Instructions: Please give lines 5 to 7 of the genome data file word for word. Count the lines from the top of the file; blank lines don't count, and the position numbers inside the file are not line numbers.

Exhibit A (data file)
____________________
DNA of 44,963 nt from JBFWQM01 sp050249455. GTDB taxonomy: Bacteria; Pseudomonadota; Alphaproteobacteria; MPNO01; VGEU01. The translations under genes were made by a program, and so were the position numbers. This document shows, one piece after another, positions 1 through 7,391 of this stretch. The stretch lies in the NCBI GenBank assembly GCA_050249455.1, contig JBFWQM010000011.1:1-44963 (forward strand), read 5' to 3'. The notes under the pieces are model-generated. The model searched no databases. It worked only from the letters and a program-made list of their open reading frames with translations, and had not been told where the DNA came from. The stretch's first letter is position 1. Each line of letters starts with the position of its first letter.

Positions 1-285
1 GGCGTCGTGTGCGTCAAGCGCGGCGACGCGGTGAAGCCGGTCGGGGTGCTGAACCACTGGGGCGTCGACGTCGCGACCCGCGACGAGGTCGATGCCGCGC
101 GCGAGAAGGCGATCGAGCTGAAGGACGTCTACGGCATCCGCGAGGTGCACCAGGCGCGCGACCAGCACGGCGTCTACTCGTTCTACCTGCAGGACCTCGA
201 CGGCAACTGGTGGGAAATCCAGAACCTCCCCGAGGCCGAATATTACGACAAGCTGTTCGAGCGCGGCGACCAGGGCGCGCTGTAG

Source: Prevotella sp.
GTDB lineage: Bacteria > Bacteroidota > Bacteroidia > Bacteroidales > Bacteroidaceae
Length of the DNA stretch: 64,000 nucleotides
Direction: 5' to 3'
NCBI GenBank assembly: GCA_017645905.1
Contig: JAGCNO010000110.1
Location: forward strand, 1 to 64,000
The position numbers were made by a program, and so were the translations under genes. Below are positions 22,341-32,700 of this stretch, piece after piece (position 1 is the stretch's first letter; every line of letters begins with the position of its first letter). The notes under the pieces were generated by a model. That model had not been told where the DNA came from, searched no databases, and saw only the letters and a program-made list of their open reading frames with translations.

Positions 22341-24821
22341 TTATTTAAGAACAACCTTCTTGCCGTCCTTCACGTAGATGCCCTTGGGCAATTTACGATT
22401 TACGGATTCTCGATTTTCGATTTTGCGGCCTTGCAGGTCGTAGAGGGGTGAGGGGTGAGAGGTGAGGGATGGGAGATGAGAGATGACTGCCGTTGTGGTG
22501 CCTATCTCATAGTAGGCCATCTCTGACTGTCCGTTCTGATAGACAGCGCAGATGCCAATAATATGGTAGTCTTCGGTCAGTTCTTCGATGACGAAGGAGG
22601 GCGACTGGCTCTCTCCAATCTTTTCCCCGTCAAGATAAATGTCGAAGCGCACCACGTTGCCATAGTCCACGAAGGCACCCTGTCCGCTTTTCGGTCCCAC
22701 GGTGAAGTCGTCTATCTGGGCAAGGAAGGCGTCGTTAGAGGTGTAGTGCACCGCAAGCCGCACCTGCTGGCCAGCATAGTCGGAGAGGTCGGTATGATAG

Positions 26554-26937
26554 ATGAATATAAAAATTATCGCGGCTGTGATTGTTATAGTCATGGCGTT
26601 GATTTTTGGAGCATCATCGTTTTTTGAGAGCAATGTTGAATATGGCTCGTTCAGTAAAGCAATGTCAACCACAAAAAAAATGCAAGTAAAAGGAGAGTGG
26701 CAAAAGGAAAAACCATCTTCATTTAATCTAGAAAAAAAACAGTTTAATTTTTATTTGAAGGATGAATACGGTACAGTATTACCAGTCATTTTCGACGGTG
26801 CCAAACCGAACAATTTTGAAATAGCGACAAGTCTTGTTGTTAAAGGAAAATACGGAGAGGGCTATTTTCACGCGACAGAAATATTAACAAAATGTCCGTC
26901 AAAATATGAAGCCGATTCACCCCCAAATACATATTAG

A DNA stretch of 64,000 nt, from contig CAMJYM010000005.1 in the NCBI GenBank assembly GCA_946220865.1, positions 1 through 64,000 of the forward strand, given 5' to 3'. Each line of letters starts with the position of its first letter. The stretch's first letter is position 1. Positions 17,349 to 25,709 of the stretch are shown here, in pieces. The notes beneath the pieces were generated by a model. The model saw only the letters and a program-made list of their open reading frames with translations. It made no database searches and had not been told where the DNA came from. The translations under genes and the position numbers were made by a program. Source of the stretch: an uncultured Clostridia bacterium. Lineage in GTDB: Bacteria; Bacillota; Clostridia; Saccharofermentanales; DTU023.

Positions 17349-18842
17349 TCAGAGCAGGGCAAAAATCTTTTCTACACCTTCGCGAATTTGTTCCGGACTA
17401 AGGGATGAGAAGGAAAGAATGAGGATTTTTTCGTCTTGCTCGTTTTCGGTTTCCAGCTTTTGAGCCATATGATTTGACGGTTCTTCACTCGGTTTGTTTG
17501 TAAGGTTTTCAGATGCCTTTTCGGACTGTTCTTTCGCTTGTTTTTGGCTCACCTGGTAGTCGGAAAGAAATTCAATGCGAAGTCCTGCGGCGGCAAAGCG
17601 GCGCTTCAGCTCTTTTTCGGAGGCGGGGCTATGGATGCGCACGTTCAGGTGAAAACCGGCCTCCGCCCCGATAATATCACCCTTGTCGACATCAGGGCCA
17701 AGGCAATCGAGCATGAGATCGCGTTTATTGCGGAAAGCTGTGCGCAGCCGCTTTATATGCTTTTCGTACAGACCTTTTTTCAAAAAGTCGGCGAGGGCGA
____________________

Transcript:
201 CGGCAACTGGTGGGAAATCCAGAACCTCCCCGAGGCCGAATATTACGACAAGCTGTTCGAGCGCGGCGACCAGGGCGCGCTGTAG

Source: Prevotella sp.
GTDB lineage: Bacteria > Bacteroidota > Bacteroidia > Bacteroidales > Bacteroidaceae